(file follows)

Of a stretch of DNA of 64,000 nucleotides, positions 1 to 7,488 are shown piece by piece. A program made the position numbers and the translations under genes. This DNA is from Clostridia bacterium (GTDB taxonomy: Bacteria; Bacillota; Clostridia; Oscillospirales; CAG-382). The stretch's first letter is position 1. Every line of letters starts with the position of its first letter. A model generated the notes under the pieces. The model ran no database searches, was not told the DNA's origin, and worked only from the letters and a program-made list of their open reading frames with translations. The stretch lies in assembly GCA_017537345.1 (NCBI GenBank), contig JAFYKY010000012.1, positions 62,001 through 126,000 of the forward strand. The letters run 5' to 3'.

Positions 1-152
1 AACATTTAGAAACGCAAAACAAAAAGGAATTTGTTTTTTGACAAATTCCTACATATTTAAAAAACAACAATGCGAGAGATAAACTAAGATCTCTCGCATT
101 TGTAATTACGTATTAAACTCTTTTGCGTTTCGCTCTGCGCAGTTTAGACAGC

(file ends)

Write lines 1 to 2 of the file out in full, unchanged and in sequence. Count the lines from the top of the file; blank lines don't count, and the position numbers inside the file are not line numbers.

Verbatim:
Of a stretch of DNA of 64,000 nucleotides, positions 1 to 7,488 are shown piece by piece. A program made the position numbers and the translations under genes. This DNA is from Clostridia bacterium (GTDB taxonomy: Bacteria; Bacillota; Clostridia; Oscillospirales; CAG-382). The stretch's first letter is position 1. Every line of letters starts with the position of its first letter. A model generated the notes under the pieces. The model ran no database searches, was not told the DNA's origin, and worked only from the letters and a program-made list of their open reading frames with translations. The stretch lies in assembly GCA_017537345.1 (NCBI GenBank), contig JAFYKY010000012.1, positions 62,001 through 126,000 of the forward strand. The letters run 5' to 3'.

Positions 1-152